Monday, March 20, 2006
Baltimore Symphony Orchestra
There have been many careers launched by a high-profile last-minute substitution. Thirty-two-year old conductor Ludovic Morlot's could be one of them after he filled in for an absent Yuri Temirkanov with the Baltimore Symphony Orchestra over the weekend, this on the heels of a highly acclaimed eleventh-hour stand-in with the New York Philharmonic earlier this month.
As a conductor -- last-minute sub or not -- Morlot made many magic moments with the BSO on Saturday at Meyerhoff Symphony Hall. Stravinsky's ballet "Petrouchka," chock-full of color and contrast, is a challenge for both conductor and instrumentalists, with its constantly shifting meters and overlapping thematic material. Balance is very important in this piece, and Morlot and the BSO artistically wove the rapidly changing cartoonlike scenes into one another.
The excitement was fueled by the exemplary work of the brass and percussion sections and the perfectly executed woodwind solos.
The BSO's strings were appropriately light in Mozart's Piano Concerto No. 9, allowing a real conversation between soloist Emanuel Ax and the orchestra. Morlot achieved a perfect balance between orchestra and soloist, with woodwind solos wafting over the piano like a fine silk scarf. In the fluidly brilliant cadenzas, Ax emulated an entire orchestra by himself, bringing out myriad colors of the piano.
-- Gail Wein
Estonian Philharmonic Chamber Choir
Many spent Friday night celebrating real or imagined Irish heritage, but at the University of Maryland's Clarice Smith Performing Arts Center, the world-renowned Estonian Philharmonic Chamber Choir turned its talents toward music from its home country. Under artistic director Paul Hillier and with organist Christopher Bowers-Broadbent, the choir's performances inspired a transporting awe, hard to find no matter where you're from.
The choir did sing some non-Estonian music, specifically excerpts from Sergei Rachmaninoff's "All-Night Vigil." Those who know Rachmaninoff as Mr. Big Tune will be surprised by this rapt devotional work of Russian Orthodox harmonies and complex vocal techniques. The choir realized every detail of the composer's conception, with perfect blending up and down the tonal spectrum and the kind of virtuosity that makes everything sound easy.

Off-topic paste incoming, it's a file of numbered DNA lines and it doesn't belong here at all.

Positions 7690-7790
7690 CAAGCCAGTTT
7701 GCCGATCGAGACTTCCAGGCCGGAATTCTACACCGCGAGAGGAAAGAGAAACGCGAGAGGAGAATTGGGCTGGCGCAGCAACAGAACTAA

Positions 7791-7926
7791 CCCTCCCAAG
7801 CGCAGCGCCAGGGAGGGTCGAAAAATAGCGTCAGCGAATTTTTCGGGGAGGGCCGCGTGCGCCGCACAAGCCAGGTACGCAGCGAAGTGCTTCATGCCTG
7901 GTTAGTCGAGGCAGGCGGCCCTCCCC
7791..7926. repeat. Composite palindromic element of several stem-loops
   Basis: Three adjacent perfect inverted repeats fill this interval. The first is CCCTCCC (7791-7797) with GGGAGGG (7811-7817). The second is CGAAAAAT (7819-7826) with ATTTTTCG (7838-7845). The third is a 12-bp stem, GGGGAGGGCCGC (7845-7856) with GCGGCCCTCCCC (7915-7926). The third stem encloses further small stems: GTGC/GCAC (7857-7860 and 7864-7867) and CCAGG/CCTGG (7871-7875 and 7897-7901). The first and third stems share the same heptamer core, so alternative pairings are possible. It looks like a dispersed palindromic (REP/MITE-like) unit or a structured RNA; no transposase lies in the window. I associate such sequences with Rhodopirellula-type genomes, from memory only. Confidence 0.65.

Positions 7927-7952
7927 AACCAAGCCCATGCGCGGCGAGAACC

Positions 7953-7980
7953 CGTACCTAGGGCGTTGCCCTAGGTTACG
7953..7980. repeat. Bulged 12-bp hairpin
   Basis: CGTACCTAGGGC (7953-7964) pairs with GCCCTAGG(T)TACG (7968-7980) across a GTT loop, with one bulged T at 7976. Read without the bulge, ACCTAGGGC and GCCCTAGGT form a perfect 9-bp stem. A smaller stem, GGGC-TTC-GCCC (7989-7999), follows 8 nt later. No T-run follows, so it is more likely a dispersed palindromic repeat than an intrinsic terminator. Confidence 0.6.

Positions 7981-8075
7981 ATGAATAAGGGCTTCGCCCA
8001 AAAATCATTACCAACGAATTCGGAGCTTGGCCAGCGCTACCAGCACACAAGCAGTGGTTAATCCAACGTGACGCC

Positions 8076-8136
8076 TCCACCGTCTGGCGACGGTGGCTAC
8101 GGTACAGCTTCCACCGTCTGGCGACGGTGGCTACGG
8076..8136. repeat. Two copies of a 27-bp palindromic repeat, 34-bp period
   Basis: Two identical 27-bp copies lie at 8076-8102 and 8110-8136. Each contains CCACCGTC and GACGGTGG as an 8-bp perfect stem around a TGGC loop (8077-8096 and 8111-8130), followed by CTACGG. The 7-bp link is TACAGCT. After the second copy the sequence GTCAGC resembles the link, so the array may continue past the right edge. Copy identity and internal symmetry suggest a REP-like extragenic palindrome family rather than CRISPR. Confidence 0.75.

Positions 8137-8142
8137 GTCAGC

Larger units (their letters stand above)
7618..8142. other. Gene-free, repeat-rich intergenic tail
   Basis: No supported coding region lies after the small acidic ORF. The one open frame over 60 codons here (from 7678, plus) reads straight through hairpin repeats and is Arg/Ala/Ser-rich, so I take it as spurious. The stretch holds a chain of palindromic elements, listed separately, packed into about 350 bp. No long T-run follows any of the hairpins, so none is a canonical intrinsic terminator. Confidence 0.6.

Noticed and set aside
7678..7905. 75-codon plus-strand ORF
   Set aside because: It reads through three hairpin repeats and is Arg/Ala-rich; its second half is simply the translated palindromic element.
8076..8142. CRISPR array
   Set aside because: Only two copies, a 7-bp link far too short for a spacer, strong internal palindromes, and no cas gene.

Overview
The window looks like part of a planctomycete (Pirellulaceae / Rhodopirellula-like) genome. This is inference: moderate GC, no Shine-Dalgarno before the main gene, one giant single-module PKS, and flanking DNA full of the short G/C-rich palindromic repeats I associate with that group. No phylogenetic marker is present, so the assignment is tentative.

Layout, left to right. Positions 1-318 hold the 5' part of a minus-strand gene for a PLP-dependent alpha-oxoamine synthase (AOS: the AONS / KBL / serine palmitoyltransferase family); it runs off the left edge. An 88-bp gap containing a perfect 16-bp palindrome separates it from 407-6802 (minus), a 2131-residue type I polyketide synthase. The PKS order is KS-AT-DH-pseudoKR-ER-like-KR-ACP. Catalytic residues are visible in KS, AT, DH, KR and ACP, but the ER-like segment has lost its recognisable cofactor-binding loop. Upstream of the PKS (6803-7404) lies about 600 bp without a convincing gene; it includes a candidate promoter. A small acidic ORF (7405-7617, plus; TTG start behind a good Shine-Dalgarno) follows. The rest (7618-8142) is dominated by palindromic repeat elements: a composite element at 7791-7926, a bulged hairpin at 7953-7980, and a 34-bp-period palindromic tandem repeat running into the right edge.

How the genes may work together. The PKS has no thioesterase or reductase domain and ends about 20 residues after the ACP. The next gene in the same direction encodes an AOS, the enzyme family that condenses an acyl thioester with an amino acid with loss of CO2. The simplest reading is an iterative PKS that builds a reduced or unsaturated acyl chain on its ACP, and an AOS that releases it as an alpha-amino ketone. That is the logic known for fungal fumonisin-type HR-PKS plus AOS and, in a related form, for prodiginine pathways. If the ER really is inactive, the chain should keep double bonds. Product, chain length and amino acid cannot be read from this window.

These same virtues shone in the native Estonian works as well: Cyrillus Kreek's imaginative, loving arrangements of five Estonian religious folk songs, and five separate choral pieces by Arvo Part, whose spare harmonies and hypnotic textures have made him Estonia's most famous composer. (Besides providing accompaniment, organist Bowers-Broadbent also soloed in two intriguing Part works.)
The choir's flawless intonation, pure, thrilling tone, and careful attention to text and structure brought out the surprising narrative energy and ebullience of Part's "Dopo la Vittoria," the riveting dissonances in "Nunc Dimittis" and the harmonic ebb and flow of "Da Pacem Domine." At the close of the program, as each word rang out clear and urgent in the breathtakingly intense prayer "Salve Regina," earthly concerns of any kind felt trivial indeed.
-- Andrew Lindemann Malone
Fairfax Symphony Orchestra
Pablo Casals once said of the instrument he played so brilliantly, "The cello is like a beautiful woman who has not grown older, but younger with time, more slender, more supple, more graceful." Youthfulness, suppleness and grace were the hallmarks of Fairfax native Zuill Bailey's playing of his 1693 Matteo Goffriller cello with the Fairfax Symphony Orchestra at George Mason University's Center for the Arts on Saturday night.
Saint-Saens's Cello Concerto No. 1 sounded warm, sweet and rich, and Bailey's arrangement of the "Meditation" from Massenet's "Thais" was deeply heartfelt, duskier and less plaintive than it sounds on the violin. William Hudson led the orchestra -- with the cellist's sister, Allison Bailey, as concertmaster -- with subtlety and careful balance.